Include the address where the work for the project was carried out. This may be different than your business address, particularly if you are doing a photo shoot at a particular location.
This is the date the invoice was issued (not necessarily the date you completed the project).
Every invoice must have its own unique number. For digital invoicing software, the system will automatically generate the invoice number according to the previous invoice number.
Terms of payment
This covers your specified terms for payment. It can include the period of time before the payment is due, terms for installments, late fee policy, and more.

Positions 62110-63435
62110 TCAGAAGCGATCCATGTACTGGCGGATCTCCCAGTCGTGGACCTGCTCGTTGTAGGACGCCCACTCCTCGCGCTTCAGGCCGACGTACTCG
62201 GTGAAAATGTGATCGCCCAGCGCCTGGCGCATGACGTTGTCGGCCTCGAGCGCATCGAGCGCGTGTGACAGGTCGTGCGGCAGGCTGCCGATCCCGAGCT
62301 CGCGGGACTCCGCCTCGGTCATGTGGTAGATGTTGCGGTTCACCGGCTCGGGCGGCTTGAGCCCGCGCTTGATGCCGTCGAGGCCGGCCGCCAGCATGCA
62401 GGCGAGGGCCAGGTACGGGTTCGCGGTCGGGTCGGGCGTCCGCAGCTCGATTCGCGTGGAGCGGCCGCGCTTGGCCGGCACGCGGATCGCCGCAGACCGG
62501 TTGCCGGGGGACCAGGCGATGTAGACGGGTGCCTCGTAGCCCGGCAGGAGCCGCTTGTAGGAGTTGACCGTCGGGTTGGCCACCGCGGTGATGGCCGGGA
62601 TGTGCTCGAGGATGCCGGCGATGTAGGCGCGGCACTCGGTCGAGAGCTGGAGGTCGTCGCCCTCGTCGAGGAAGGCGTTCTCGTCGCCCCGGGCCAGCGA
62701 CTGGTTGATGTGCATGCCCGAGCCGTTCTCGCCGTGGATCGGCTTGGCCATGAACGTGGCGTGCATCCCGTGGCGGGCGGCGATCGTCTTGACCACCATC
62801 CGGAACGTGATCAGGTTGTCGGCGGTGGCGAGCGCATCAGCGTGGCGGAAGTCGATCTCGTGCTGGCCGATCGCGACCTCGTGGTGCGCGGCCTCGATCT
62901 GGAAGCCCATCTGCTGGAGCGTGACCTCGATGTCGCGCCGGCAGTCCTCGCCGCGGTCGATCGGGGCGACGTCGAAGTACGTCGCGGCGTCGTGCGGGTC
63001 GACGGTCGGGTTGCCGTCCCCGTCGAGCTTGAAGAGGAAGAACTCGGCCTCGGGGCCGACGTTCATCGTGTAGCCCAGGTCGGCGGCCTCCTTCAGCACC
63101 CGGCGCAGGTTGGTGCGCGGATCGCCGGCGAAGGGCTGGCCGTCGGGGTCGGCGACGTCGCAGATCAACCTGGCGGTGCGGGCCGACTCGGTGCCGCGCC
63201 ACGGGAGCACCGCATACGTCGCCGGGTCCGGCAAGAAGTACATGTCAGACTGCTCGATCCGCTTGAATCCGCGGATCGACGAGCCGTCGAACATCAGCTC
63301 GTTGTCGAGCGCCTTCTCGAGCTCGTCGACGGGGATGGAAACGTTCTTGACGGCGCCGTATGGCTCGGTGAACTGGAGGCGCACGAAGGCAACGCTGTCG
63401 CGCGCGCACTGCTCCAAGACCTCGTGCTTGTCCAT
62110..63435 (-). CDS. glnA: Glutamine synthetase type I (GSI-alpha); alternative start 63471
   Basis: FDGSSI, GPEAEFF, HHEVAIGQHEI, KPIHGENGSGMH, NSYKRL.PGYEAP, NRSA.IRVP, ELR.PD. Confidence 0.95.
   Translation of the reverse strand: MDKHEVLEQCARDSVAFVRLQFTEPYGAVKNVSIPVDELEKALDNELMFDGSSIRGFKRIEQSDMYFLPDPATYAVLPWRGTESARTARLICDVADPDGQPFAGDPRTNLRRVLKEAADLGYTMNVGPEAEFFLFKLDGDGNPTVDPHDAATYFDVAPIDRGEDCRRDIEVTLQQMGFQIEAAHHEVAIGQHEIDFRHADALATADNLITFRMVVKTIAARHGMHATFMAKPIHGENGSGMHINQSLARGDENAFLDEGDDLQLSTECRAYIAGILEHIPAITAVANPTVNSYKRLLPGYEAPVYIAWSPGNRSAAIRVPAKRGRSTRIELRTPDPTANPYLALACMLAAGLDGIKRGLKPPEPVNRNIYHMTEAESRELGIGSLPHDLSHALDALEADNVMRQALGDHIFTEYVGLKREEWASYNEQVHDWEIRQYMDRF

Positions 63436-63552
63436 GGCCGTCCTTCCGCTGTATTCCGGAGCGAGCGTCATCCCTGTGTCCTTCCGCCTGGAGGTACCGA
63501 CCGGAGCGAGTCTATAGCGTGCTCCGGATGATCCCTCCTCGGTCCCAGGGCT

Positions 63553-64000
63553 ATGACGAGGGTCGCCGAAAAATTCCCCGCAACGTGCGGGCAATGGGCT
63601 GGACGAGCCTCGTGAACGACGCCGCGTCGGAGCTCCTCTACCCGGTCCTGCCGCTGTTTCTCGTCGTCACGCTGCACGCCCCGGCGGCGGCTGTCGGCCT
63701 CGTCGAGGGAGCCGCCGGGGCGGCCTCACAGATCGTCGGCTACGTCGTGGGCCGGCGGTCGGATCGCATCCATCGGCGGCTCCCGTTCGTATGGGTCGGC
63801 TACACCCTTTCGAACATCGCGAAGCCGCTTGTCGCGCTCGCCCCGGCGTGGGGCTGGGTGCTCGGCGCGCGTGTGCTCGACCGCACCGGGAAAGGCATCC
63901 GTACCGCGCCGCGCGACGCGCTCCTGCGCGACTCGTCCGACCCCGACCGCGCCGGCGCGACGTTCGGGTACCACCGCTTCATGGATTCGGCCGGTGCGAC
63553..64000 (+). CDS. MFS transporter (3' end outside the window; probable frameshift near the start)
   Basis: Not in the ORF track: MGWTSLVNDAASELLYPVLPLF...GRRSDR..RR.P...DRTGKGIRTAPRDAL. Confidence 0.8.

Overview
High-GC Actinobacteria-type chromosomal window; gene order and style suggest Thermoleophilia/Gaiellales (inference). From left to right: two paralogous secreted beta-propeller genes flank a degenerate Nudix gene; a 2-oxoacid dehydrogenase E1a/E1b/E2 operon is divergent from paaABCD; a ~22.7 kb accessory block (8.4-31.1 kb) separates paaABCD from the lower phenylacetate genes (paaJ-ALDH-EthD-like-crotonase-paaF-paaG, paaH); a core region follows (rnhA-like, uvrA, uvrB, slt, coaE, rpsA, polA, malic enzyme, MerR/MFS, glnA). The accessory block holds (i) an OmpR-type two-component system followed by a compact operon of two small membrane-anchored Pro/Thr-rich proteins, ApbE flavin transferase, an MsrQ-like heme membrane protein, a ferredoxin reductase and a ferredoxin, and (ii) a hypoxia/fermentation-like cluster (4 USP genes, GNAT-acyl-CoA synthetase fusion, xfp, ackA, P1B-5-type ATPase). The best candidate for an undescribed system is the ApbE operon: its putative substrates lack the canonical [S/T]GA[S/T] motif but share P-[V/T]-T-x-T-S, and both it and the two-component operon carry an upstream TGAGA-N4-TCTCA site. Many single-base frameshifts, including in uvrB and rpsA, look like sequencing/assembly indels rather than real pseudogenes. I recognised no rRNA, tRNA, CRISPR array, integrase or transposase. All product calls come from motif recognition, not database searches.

Payment due date
This specifies the date the payment for this invoice is due.
Describe the item the client is being billed for. There may be one item, or several items included in a single invoice.
This specifies the number of units for each item the client is billed for. If the item is an hourly rate, then the item quantity will be the number of hours being billed.
Specify the total amount due for the invoice.
This is a description of the way or ways that the client can pay the invoice, whether it be bank transfer, PayPal, check, cash or any other method. You can include the details of your bank account, mailing address for the check, or anything else that is relevant.
Specific Photography Invoice Need